This book came to my attention via a much trusted source, a book group on Facebook comprising many respected like minds who all share an interest in Hong Kong. I'm very pleased it did as it could otherwise easily have passed me by.
Chris Thrall's story is far, far from the usual rose-tinted, expat perspective of Hong Kong life. He depicts a Hong Kong many visitors never see, nor even dream might exist - the world behind the bar in Wanchai, the underworld of the omnipotent Triads and the tragic world of the desperate addict. That addict was Chris himself, enslaved within mere weeks to the potent mistress which is crystal methamphetamine. His memoir graphically charts his descent to the rock bottom of this addiction during his 13 month sojourn in Hong Kong.
There were more than a few occasions when I longed for a rather firmer editorial hand on this narrative. Nevertheless, there is no doubt whatsoever that Thrall can write, powerfully and evocatively. There were scores of scenes when I found myself catapulted straight to the noisy, pungent market stall in Mong Kok or the neon-bright canyon of the red light district he was describing. I often marvelled that he was able to remember and reconjure quite so much painterly detail, given that he seemed to be high on drugs for so much of his time there.
He also evokes brilliantly the mad, gold rush atmosphere of those last few years before the Handover in 1997, when legions of gweilos headed for Hong Kong, in the hope of making a fast buck or two. That was Thrall's original ambition. Sadly, the addiction put paid to his dreams of making his millions in the Orient.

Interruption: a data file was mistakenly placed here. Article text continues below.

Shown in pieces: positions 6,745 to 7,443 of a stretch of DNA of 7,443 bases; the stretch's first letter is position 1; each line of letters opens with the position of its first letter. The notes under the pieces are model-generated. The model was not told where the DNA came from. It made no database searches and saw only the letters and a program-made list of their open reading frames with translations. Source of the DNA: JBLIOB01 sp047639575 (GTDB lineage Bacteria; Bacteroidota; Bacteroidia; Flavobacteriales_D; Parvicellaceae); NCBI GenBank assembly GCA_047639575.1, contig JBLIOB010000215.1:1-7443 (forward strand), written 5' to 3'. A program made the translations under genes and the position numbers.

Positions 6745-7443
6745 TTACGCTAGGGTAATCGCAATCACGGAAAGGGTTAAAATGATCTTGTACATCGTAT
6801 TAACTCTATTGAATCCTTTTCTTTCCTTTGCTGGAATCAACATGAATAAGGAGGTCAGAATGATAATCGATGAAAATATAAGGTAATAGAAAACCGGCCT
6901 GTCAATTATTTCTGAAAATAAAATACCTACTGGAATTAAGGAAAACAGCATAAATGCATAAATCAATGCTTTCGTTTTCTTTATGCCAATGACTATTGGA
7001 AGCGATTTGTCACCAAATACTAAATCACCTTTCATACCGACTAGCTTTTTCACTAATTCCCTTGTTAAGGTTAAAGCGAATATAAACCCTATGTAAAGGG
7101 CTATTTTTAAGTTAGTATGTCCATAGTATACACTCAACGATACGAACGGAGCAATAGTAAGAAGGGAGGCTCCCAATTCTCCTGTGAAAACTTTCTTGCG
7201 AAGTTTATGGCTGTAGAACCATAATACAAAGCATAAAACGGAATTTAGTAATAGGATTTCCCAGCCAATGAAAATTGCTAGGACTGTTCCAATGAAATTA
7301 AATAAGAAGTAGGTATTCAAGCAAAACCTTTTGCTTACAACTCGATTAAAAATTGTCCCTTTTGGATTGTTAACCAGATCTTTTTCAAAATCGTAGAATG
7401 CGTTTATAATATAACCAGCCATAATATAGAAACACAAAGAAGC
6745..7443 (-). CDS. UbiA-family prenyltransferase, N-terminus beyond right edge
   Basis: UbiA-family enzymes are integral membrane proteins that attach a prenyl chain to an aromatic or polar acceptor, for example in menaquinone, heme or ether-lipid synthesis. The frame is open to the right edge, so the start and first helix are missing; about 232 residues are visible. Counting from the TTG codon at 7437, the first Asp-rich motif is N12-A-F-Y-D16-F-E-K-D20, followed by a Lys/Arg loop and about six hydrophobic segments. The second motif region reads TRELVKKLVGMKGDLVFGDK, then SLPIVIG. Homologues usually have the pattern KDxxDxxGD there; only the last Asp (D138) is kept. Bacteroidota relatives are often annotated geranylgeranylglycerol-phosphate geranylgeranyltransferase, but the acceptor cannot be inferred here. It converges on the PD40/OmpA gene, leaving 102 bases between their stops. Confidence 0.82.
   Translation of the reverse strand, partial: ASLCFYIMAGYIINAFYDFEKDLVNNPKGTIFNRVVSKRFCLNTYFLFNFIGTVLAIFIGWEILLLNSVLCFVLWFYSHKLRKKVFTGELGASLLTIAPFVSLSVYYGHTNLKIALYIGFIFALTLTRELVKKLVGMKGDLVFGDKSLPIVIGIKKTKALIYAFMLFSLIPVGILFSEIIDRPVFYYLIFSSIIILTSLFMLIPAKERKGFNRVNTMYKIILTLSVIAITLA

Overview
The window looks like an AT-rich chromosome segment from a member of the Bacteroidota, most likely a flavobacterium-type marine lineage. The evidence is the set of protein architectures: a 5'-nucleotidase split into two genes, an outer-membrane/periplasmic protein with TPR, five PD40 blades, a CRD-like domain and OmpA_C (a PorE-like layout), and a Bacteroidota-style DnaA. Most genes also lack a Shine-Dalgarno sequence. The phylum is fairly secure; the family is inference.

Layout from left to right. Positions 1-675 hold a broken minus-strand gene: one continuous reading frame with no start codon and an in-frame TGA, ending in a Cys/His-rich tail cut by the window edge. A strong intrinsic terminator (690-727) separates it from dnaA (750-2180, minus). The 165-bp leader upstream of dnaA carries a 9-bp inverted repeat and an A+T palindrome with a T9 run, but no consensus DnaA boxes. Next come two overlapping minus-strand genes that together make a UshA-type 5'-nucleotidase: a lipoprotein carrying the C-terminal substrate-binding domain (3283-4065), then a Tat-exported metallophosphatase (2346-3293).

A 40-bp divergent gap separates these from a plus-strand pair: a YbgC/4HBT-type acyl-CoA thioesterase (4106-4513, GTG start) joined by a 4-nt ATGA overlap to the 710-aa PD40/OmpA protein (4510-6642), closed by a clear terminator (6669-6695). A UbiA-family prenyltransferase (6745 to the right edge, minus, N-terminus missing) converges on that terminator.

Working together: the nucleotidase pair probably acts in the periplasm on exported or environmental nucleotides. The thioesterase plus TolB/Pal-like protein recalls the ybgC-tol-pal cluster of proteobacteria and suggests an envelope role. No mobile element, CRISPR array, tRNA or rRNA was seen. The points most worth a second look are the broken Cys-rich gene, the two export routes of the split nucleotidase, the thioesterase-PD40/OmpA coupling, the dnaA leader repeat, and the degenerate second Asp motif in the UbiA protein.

Thrall is a former Royal Marine and this book may well appeal rather more to male readers than to wimpy girls like myself. Towards the end, I found myself tiring a little of the details of the drug-induced paranoia and wishing for rather more fascinating vignettes, such as his short spell as a DJ in a mega-club on the Chinese mainland, or his even shorter experience as an English teacher at a Chinese primary school. For me, these were the scenes in which the quality of Thrall's writing really stood out.
Still, the book accurately reflects its graphic sub-title and as such, is a sober and cautionary tale. I would also have appreciated perhaps a little more in the way of an epilogue, giving a few more details of Thrall's eventual recovery. That he managed to recover is testament to an extraordinary strength of character. I look forward to reading more of his writing.